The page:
Friday, October 29, 2004
Oh boy do I need help
I didn't get to watch last night's West Wing, but I hear it's pretty radical. Anyone have a Torrent I can download? (Got one. Downloading from TVTorrents. It's also available here, here and here.)
Next problem, I've downloaded the file from TVTorrents, its name is:
I tried playing it in Windows Media Player, it can't find the codec. Same with every other player on my ThinkPad and my Sony Vaio.
What am I missing? I really want to see what happened to Leo. A clue, I can hear the audio fine, just no video.
# Posted by Dave Winer on 10/29/04; 12:09:26 AM - --
Friday, September 17, 2004
Thursday, September 16, 2004
Saturday, August 7, 2004
Friday, August 6, 2004
Thursday, August 5, 2004
Tuesday, August 3, 2004
Scripting Noodles on Monday
Where: Jing Jing, Palo Alto.
When: Monday, August 9, 7PM.
Who: Open to all. "Not just for geeks anymore."
Why: Eat spicy food, drink Diet Coke, see old friend.
Bonus: Help remove the spyware from Dave's laptop!
Please post a comment here if you're coming, I'll call ahead on Sunday to tell my friends at JJ how many to expect.
PS: There's a pre-dinner meeting at 4PM at Stanford to talk about convention blogging.
# Posted by Dave Winer on 8/3/04; 7:28:06 AM - --
Wednesday, July 21, 2004
I want to run IIS and Frontier on the same machine
I have a new Windows 2000 installation. The machine has five IP addresses assigned to it, I want IIS listening on one IP address, and Frontier listening on another, and I don't care about the other three at this time.
I can't seem to get them both listening at the same time, even though they're configured to use different IP addresses.
Is there a step by step howto somewhere that says how you get IIS to really relinquish the other IP addresses. I've been through the Administrative program, started and stopped IIS a dozen times, rebooted the machine, I've done everything reasonable, now I have to ask for help.
Postscript: Here's the fix
# Posted by Dave Winer on 7/21/04; 8:33:21 PM - --
Thursday, July 15, 2004
What do you see? (A game.)
Four years ago we played a fantasy game on Scripting News.
Want to play it again? (I thought it was fun.)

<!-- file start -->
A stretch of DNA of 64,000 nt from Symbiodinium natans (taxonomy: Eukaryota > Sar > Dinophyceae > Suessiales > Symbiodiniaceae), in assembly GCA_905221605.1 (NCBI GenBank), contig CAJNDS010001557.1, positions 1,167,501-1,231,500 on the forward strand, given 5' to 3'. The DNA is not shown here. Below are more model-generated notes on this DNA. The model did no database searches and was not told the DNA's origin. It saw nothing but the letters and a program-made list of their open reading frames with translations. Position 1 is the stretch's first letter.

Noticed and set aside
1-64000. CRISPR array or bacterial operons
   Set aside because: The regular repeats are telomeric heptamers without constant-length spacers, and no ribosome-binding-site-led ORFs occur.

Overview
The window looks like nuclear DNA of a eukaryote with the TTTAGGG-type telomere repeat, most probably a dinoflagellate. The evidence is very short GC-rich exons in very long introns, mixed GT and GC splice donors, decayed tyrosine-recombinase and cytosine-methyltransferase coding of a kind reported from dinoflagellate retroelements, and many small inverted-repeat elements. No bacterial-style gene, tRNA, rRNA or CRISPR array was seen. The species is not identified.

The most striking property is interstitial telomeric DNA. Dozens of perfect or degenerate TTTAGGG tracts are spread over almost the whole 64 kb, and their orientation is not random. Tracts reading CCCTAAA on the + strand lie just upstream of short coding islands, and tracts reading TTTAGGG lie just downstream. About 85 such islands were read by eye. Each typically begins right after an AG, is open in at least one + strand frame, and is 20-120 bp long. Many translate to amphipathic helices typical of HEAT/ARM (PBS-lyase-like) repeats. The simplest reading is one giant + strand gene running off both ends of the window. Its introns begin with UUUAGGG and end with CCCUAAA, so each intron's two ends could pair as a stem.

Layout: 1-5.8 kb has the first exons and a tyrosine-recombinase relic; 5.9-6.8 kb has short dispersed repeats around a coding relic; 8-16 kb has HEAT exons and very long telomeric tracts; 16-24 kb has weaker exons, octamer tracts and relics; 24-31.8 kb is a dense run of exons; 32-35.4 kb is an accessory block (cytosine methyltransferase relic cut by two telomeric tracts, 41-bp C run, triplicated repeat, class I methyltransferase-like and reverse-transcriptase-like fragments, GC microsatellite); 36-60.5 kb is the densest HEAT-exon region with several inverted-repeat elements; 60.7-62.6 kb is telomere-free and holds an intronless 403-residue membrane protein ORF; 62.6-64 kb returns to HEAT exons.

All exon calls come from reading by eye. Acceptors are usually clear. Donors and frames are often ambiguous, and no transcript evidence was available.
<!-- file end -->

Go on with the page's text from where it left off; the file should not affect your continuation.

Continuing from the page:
Here's how it works.
What do you see?
Who are these people?
What is the guy who's talking saying?
Why do the two guys on the left hang their heads? Are they sad? Are they thinking?
What about the guy in the middle? And the guy at the end?
Are these people related in some way?
Why are there no women? Or is that significant?
What just happened?
Did someone die?
What's about to happen?
Make up a story and share it with us.
Let your imagination run wild!
The more fantastic the better...
# Posted by Dave Winer on 7/15/04; 9:20:48 PM - --
Monday, July 5, 2004
Scripting News dinner in NY on Thursday?
I have this habit, I meet with bloggers on Thursday nights.
I have to feed this habit. Help help. I feel a Thursday coming on.
So who will host? I'm in NYC. We need a conference room that can hold about a dozen people (not sure how many people would show up). A projector I can hook my laptop to (a ThinkPad). Live Internet, WiFi preferable.
What you get in return? A small amount ofpublicity; a few bloggers will learn how to find their way to your place. Afterwards we go out for dinner. Something Jewish, or Chinese, or Roumanian?
I'll be in NY for at least a couple of weeks, maybe more. Can we do this as a regular thing? I'd like to give it a try.
# Posted by Dave Winer on 7/5/04; 1:19:25 PM - -- Email on the BBC question
In reply to what you mention about the BBC website I have a few things about the BBC that you may not know, not being in the UK as I am.
The BBC is a publicly funded organisation (i.e Tax payers money through a TV Licence requirement) they have to justify everything they do to the government in order to recieve their funding each year. If something that the BBC produces is though to have a higher economic cost that social benefit to the country then it must be stopped. Therefore the BBC website is under scrutiny, does it represent a worthwhile investment for the Bristish people as a whole. The few portals mentioned are ones that are of obvious interest to a monority of the population but offer no real worth to the rest of the UK population.
The article mentions the BBC online division having to try and have 25% of its funding come from private sources by 2006. We can both see that this is some target for them to achieve, however what we really need to know is whether the BBC news archive comes under BBC News, in which case it would not be under threat, or if it was BBC Online, in which case it would be a consideration of the board to make a pay-per-view service on articles. In my thinking it is run by BBC Online, which is a seperate entity to BBC News and therefore the loss of free archives is possible.
By my reading of the article it seems as if the 'valuable resources' which one would expect to be the news and others, are to be kept under the original BBC remit of 'provide[ing] a home for licence payers on the internet and act as a trusted guide to the new media environment'. By making Licence payers pay again to view information they alread feel they have paid for would be agaisnt the remit. How the board take this however your guess is as good as mine!
Hope this enlightens you, if I have just spouted nonesense that your already knew then feel free to mail me and tell me i'm an idiot, otherwise you could mail me and tell me that you found it useful, either way I don't mind.
The UK Secretary of State (for Culture, Media and Sport) commissioned Philip Graf to conduct an independent review of BBC Online in August 2003. The BBC finds most of its 'new' activities are independently reviewed by the government. The report was delivered in May 2004, and has just been published.